A dynamic executable and all the dependencies loaded with it are assigned world search scope, and global symbol visibility. See Symbol Lookup. When the runtime linker looks up a symbol for a dynamic executable or for any of the dependencies loaded with the executable, it does so by searching each object. The runtime linker starts with the dynamic executable, and progresses through each dependency in the same order in which the objects were loaded.
As discussed in previous sections, ldd(1) lists the dependencies of a dynamic executable in the order in which they are loaded. Therefore, if the shared object libbar.so.1 requires the address of symbol foo to complete its relocation, and this shared object is a dependency of the dynamic executable prog:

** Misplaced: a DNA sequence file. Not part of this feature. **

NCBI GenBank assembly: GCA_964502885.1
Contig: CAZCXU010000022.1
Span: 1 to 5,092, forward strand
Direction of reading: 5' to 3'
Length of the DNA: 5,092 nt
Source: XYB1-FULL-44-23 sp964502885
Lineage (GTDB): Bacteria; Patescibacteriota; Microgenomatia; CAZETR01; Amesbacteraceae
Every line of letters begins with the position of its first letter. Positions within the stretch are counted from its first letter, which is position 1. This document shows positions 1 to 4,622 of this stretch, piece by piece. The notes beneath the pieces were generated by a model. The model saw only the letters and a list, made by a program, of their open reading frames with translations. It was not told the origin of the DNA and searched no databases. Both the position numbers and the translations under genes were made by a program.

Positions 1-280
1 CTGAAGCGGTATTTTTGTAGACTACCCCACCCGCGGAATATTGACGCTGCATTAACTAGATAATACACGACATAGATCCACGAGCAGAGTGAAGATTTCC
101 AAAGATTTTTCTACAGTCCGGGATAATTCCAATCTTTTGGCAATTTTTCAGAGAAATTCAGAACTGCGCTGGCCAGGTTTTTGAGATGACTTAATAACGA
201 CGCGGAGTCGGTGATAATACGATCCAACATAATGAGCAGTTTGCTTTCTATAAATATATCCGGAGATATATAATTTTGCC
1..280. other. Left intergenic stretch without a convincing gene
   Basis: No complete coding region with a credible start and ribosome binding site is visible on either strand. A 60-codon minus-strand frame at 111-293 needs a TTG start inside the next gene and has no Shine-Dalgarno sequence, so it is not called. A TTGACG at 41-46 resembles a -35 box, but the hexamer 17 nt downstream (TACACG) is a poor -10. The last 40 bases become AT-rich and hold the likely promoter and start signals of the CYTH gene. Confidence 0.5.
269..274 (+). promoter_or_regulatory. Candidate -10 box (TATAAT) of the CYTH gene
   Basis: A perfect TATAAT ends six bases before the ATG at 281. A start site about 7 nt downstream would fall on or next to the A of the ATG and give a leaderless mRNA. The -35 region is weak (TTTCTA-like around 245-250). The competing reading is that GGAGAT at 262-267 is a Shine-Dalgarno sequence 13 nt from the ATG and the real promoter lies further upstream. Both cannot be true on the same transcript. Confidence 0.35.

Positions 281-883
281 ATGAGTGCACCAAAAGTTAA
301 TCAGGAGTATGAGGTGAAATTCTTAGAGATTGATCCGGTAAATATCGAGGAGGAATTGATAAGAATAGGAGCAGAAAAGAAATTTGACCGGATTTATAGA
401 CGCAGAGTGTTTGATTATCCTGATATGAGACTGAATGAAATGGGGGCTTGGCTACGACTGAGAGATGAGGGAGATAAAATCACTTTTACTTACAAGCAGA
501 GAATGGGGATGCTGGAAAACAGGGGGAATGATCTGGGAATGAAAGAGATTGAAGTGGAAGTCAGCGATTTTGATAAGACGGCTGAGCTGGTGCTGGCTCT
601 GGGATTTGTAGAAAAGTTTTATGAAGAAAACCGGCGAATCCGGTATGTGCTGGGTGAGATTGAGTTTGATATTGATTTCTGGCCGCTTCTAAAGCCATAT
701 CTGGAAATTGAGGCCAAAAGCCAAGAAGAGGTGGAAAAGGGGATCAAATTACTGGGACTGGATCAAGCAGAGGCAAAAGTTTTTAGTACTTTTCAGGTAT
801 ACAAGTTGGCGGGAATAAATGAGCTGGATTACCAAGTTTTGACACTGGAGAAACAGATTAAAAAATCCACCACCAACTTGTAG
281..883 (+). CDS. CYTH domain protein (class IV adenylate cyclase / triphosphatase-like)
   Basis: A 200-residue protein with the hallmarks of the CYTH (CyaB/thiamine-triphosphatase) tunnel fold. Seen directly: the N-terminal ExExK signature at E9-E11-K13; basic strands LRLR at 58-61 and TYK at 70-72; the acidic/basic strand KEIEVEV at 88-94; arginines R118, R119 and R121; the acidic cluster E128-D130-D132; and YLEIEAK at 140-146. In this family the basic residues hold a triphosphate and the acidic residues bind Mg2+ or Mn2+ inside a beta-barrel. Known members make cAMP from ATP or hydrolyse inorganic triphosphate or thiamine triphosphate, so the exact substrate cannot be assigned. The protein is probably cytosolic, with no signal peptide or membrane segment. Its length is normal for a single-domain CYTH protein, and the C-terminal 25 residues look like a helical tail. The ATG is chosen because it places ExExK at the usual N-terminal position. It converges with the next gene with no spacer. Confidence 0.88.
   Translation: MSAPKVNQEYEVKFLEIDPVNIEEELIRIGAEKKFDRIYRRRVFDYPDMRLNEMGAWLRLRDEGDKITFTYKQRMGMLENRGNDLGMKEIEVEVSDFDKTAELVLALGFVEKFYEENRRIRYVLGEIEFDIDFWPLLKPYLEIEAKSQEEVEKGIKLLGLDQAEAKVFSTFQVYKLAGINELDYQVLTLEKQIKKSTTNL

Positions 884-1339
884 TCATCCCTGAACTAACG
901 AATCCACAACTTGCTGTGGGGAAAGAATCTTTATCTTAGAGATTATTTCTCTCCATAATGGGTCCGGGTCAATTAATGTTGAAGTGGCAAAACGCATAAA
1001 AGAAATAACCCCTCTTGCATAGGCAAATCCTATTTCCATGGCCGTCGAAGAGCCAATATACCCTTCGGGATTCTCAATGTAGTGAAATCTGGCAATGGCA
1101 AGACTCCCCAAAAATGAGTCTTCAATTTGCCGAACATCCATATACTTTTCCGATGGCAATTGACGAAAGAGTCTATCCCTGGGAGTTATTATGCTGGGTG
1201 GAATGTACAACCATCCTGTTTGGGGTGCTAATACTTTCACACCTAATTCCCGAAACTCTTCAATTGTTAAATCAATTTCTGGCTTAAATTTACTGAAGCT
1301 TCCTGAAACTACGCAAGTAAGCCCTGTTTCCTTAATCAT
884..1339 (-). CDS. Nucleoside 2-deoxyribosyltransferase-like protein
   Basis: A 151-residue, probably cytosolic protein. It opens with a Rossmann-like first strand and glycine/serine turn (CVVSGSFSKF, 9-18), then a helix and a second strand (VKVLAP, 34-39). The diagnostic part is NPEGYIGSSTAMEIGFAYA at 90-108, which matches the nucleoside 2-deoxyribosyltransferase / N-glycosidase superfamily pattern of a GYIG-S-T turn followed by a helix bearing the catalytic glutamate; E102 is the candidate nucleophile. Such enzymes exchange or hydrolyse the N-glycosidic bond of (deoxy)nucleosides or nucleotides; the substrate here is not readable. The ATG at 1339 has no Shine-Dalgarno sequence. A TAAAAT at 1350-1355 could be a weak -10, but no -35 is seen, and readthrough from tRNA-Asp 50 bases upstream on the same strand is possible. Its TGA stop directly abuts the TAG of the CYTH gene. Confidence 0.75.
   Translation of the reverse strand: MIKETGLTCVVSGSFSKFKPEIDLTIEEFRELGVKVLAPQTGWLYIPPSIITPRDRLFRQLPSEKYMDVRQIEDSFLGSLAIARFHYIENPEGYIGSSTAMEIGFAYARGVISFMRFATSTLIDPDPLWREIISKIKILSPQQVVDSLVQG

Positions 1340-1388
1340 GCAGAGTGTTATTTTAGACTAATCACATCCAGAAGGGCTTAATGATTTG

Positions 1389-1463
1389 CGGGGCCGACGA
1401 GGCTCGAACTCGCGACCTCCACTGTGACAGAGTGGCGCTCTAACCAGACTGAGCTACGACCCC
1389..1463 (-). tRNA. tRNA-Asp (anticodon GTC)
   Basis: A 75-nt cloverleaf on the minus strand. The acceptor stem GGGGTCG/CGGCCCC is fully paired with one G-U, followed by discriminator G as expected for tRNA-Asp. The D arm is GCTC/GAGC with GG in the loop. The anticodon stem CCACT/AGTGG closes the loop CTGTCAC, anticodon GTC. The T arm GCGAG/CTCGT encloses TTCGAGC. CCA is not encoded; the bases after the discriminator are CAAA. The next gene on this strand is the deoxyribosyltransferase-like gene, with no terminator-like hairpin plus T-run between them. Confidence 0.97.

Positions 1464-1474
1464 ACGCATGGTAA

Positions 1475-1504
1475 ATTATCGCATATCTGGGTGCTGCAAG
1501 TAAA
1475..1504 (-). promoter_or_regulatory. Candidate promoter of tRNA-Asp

$ ldd prog libfoo.so.1 => /home/me/lib/libfoo.so.1 libbar.so.1 => /home/me/lib/libbar.so.1
The runtime linker first looks for foo in the dynamic executable prog, then in the shared object /home/me/lib/libfoo.so.1, and finally in the shared object /home/me/lib/libbar.so.1.
Symbol lookup can be an expensive operation, especially when the size of symbol names increases and the number of dependencies increases. This aspect of performance is discussed in more detail in Performance Considerations. See Direct Binding for an alternative lookup model.